From popular diet pills, healthy food deliveries, and different workout styles. Everyone has more or less, the same goal right? Build muscle, shed fat, get fit. One of the biggest factor in building the best body is DIET.
But how do we know which ones really work and which ones don’t? Through trial & error. We are all different. We have different bodies, lifestyle, and sleeping habits. So it’s best to research and experiment to see what’s best for you (with doctor’s approval of course).
Today I’ll be sharing with you all the fad diets I’ve tried through the years. So you can get insights not from a bodybuilder or competitor. But from a normal person.
My Experience on Different Fad Diets
(in chronological order)
Duken Diet in a Nutshell
The Dukan Diet is a high-protein, low-carb weight loss diet that is split into four phases.
These are the four phases of the Dukan diet:
- Attack Phase (1–7 days): You start the diet by eating unlimited lean protein plus 1.5 tablespoons of oat bran per day.
- Cruise Phase (1–12 months): Alternate lean protein one day with lean protein and non-starchy veggies the next, plus 2 tablespoons of oat bran every day.
- Consolidation Phase (5 days for every pound lost in phases 1 and 2): Unlimited lean protein and veggies, some carbs and fats, one day of lean protein weekly, 2.5 tablespoons of oat bran daily.
- Stabilization Phase (indefinite): Follow the Consolidation Phase guidelines but loosen the rules as long as your weight remains stable. Oat bran is increased to 3 tablespoons per day.
Source: The Healthline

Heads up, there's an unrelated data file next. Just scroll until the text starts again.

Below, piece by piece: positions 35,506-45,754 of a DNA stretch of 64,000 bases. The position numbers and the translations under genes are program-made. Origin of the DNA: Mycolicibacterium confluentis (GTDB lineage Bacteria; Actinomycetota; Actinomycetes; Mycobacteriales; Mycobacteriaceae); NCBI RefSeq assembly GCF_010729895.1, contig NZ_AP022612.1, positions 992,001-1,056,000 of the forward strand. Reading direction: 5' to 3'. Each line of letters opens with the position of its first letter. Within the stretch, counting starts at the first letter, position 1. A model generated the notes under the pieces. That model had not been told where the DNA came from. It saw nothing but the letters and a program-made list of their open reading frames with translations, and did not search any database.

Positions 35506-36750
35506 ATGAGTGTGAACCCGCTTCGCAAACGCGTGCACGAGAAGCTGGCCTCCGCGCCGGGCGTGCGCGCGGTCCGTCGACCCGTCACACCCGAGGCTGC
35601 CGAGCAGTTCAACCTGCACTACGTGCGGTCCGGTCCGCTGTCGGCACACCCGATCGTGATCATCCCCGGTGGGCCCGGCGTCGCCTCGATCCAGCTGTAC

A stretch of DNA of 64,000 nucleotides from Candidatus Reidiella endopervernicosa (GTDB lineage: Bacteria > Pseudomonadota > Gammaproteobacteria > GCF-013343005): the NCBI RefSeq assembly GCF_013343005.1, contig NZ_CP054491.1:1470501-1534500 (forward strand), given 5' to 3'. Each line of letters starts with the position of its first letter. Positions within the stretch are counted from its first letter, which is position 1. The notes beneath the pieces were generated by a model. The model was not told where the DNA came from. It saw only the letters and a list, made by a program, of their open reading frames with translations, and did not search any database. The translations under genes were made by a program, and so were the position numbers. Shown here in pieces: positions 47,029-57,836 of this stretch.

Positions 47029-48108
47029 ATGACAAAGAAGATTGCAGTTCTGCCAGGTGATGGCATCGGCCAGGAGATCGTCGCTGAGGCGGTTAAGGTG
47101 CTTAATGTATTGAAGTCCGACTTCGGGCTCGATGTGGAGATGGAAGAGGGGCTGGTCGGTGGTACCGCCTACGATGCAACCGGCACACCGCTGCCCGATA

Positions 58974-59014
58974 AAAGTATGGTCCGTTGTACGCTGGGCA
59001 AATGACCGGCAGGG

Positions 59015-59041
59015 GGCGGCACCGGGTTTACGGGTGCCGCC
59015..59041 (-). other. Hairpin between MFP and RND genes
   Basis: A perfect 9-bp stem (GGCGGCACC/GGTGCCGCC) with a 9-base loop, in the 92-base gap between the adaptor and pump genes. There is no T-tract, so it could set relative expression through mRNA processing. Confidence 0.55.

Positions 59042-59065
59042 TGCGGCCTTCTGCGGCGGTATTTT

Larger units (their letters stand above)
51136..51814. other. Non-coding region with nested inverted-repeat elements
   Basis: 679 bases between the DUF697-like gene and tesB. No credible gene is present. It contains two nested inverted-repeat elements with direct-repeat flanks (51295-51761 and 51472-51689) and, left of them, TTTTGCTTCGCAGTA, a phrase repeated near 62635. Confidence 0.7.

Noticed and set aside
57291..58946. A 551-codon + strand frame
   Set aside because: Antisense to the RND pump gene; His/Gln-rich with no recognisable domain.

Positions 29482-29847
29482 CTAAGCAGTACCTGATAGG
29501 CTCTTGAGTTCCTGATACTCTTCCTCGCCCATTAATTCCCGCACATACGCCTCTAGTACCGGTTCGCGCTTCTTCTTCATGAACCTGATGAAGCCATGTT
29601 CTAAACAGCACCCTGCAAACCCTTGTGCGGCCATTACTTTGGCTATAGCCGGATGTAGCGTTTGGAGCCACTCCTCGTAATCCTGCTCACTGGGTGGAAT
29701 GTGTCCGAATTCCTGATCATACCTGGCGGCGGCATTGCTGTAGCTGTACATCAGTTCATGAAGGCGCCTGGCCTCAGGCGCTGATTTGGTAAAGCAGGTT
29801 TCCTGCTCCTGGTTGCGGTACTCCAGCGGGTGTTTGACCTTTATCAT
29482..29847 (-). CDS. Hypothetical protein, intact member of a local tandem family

My Experience: I felt deprived I wasn’t even able to finish the attack phase by Day 6. Dukan diet eliminates a LOT of your food choices limiting you with bland, tasteless, unenjoyable meals. You need to have a big budget and a bigger self-control to make this work.
Paleo Diet in a Nutshell
A paleo diet is a dietary plan based on foods similar to what might have been eaten during the Paleolithic era, which dates from approximately 2.5 million to 10,000 years ago.
A paleo diet typically includes lean meats, fish, fruits, vegetables, nuts and seeds — foods that in the past could be obtained by hunting and gathering. A paleo diet limits foods that became common when farming emerged about 10,000 years ago. These foods include dairy products, legumes and grains.
Other names for a paleo diet include Paleolithic diet, Stone Age diet, hunter-gatherer diet and caveman diet.
My Experience: Thanks to Paleo MNL, I was able to cruise through a few months on the Paleo Diet because of their diet delivery services. No need to think about what to buy in the groceries and what to cook. If you don’t have the luxury of having a diet delivery service, you’d spend a lot of time meal planning. What to buy in the groceries, and what to cook.
Did I lose any weight on Paleo? Nope. Did I enjoy it? Surprisingly yes. But it’s too expensive to keep regularly.
Ketogenic Diet in a Nutshell